Most people move house rarely and often have little idea of the etiquette required if the stress of moving is to be minimised. Our job as progressive estate agents is to help buyers and sellers minimise this stress by seeing the world through their eyes and advising accordingly.
For example, vendors often go to great lengths to prepare for a viewing. They clean the house thoroughly, making sure everything, from cushions to children’s toys, is in its place. They might light a fire, switch on the lights, arrange fresh flowers, mow the lawn, and send their teenager out to walk the dog in anticipation of the arrival of the esteemed buyer.
The agreed viewing time comes, and goes. The seller looks anxiously out of the window. Twenty minutes passes and the seller wonders if they have got the time wrong. So they wait. But still nothing and the pressure in the household mounts “was it for tomorrow?” “has the doorbell packed up?” “where are they?!”
When looking at property, communication and straight-talking are critical if the stress of moving is to be minimised. So if you are a buyer and you are running late, or decide you don’t like the look of the house you have arranged to view on arrival, be assured that the vendor would far rather you told them so than simply drive on.
Sometimes people completely forget an appointment, at least until their phone rings displaying “Jennifer Trading Places”…..This can happen to anyone, which both we and our sellers appreciate. What’s worse is that through embarrassment we sometimes never hear from that person again, a person who could end up buying the house of their dreams, even if not the one they forgot to turn up and view. “Don’t worry, you forgot, it’s fine, let’s re-arrange”
Likewise, if the property just doesn’t feel right when inside then don’t waste your time, or the seller’s, by indulging their attempts at polite conversation. Be frank, politely, and move on, or if preferred save your feedback for the agent who can relay this to the seller once the viewing has taken place.
Be sure to give prompt, sincere and detailed feedback to the agent following a viewing, as this will not only enable them to communicate better with the vendor, but also help them gain a more comprehensive understanding of your requirements as a buyer, possibly saving you time and hassle in the future.
From the sellers’ perspective it pays to be patient and forgiving. Yes, “Mr Delay” may have let us down last time and just called to say he is running late for the rescheduled appointment. However selling your home isn’t likely to be a process you go through again in the very short term and who knows, this viewing might be “the one” so keep calm. “Mr Delay” may have a very good reason for his troubles e.g. his car is being repaired that week yet so keen is he to view your property he is making a 2 hour round trip by London transport.
There are of course times when patience can be tested to its limits and I can remember once such occasion involving a rather eccentric lady, who for the purpose of this brief story I will refer to as “Mrs Friday” (she always viewed property on a Friday)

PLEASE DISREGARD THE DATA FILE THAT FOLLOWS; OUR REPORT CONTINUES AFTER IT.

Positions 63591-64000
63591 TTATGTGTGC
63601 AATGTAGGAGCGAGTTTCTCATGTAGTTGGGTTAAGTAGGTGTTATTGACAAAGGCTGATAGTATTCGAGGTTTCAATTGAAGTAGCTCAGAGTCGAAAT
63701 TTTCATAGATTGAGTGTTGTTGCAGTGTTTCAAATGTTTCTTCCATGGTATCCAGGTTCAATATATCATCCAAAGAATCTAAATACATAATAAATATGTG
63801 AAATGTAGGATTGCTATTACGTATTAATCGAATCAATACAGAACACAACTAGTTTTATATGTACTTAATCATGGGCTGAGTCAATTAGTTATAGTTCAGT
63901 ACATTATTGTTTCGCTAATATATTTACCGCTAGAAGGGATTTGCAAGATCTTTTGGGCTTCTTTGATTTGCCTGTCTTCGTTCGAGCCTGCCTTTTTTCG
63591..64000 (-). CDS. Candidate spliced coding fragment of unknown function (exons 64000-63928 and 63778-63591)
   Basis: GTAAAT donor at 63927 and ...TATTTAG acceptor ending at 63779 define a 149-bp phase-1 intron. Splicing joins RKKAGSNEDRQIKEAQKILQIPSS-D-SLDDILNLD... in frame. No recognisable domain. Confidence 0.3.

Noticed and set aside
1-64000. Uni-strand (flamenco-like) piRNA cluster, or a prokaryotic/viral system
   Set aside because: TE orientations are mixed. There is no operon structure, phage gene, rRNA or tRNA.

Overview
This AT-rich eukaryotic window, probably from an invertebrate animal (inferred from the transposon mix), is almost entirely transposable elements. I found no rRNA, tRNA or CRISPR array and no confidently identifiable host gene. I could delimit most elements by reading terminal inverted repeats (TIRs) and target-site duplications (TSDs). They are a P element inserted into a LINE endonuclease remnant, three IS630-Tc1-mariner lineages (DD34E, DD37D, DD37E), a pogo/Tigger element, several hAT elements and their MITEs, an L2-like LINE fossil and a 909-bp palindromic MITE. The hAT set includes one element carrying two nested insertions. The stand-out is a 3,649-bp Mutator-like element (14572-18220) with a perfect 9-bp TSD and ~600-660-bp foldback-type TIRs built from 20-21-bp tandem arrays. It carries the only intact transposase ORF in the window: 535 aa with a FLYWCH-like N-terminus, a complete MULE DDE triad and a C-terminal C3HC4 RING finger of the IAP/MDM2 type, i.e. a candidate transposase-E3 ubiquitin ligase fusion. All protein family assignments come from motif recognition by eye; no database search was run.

Over the course of several months, Mrs Friday viewed a number of properties, 5 in total second viewing 3 of them. She always answered our calls, or returned our messages to give viewing feedback.
After several viewings Mrs Fridays buying requirements became somewhat diverse, changing from a 1 bedroom flat to a 3 bedroom house. In fact, the type of property didn’t seem to matter, as long as it was within a certain location.
I decided to conduct a viewing with Mrs Friday myself, to pin her down on her requirements and assess whether she was likely to buy anything. As usual Mrs Friday arrived at our office ready for her viewing. Afterwards Mrs Friday declined my offer of a lift to the tube station, saying “the walk will do me good”. Something didn’t seem right. Don’t get me wrong, Mrs Friday was pretty thorough during the viewing, like a seasoned pro but it just didn’t feel right.
I left Mrs Friday, drove around the corner and stopped to watch where she went. Mrs Friday suddenly turned around, walking away from the direction of the station. I followed Mrs Friday to the next street, to see her walk up to a house and ring the doorbell. When the door was opened, Mrs Friday received a very warm embrace before disappearing inside the house.
When Mrs Friday booked the next viewing, I once again conducted the appointment, only this time I drove Mrs Friday straight to her friend’s house, where I parked up and awaited a response. Poor Mrs Friday turned as white as a sheet, clearly struggling for words, so I felt it only polite to break the silence with “don’t worry Mrs Friday, this “taxi fare” is on us but I hope you understand, next time we will need to charge, at least to cover the fuel”
With that Mrs Friday slowly whispered “im ever so sorry”, opened the car door and walked up to her “friends” house. Turns out Mrs Fridays was booking these viewings in order catch a free lift to her friend’s house.
To be fair, the whole situation was rather comical. It wouldn’t surprise me if our dear old Mrs Friday had been doing this for years – who knows how many agents had ferried her about, perhaps she was someone else’s Mrs Monday, Mrs Tuesday, Mrs Wednesday………
We later wrote to Mrs Friday to let her know there were no hard feelings and if she ever did want to move to the area we would be delighted to assist.